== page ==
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There’s a lot of talk about antibody levels as a measure of immunity against COVID-19 after infection or vaccination. This clashes with the knowledge that the immune system remembers prior invaders and can be reactivated if there is a new exposure.
Antibodies are proteins the body uses to recognize foreign substances that should not be in your blood and flag down immune cells to destroy the invader. When a pathogen, such as a virus or bacterium, enters the body, the immune system is triggered to produce more antibodies. Vaccines often work by introducing an unharmful or artificial part of a pathogen into your body to make it produce antibodies. The level of antibodies may wane, but the B-type immune cells remember and can ramp up production of the invader returns.
Antibody tests detect whether a specific antibody is currently circulating in your body which is generally considered a marker of recent infection of immunization. Initially, COVID-19 antibody testing was used as one measure of whether or not a person had been infected with the virus. However, because it can take 1 to 3 weeks after the initial infection for antibodies to be measurable in your body, the tests are not used to detect a recent or active infection.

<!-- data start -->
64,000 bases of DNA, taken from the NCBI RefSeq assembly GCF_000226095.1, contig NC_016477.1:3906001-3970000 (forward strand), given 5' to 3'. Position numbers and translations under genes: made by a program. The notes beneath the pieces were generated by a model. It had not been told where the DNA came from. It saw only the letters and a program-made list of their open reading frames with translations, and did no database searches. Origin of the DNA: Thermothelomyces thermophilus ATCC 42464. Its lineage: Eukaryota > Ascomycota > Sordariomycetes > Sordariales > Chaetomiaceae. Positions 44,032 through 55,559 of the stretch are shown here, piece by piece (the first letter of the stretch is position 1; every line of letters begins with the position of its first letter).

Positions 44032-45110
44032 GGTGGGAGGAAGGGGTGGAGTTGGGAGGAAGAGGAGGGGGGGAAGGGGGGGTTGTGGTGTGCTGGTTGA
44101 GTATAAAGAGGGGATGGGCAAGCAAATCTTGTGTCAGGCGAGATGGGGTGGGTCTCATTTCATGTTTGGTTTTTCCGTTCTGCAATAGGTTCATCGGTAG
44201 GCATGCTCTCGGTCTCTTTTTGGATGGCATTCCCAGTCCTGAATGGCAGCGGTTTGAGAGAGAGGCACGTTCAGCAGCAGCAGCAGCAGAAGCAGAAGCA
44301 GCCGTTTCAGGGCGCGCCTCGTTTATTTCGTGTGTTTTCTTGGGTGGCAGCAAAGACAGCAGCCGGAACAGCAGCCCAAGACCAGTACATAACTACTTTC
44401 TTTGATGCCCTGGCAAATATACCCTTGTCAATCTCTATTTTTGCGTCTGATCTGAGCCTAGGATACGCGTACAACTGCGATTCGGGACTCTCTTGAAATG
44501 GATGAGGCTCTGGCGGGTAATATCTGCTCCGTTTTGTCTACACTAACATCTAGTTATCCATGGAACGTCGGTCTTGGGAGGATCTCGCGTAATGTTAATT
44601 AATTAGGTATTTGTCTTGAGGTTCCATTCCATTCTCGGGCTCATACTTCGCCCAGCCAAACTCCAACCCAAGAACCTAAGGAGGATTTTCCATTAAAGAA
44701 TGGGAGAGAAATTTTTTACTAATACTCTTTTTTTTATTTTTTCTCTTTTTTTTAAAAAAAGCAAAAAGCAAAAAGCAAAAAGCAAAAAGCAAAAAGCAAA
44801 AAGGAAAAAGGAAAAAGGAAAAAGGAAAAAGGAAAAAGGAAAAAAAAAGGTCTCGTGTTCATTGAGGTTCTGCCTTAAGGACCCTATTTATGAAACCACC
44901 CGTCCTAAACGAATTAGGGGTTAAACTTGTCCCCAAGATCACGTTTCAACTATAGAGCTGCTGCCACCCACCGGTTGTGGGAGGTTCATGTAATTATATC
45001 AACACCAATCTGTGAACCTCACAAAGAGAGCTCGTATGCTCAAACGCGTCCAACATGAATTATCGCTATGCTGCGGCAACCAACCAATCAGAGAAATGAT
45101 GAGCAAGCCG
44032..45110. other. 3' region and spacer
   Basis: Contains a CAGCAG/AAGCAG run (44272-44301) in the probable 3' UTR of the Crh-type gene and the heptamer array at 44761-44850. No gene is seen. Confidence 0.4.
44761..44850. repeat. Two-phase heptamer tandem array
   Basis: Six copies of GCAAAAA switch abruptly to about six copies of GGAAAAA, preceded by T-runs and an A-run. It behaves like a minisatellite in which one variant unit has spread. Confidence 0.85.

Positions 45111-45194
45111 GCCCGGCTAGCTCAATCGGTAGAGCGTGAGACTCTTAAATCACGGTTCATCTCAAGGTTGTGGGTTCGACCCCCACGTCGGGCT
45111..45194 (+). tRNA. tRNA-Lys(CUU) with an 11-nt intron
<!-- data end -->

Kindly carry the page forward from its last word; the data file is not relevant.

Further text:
The way antibody tests are often discussed in the media gives the impression that circulating antibodies are a measure of immunity against the virus. The real measure is whether or not your immune system is capable of mounting a new response to the virus, not whether a response is currently underway. Circulating antibodies are a marker of an active immune response.
So, antibody testing cannot tell you if your body is capable of producing an effective immune response against COVID-19. You may be able to mount a strong response even if you have no measurable antibodies in your blood.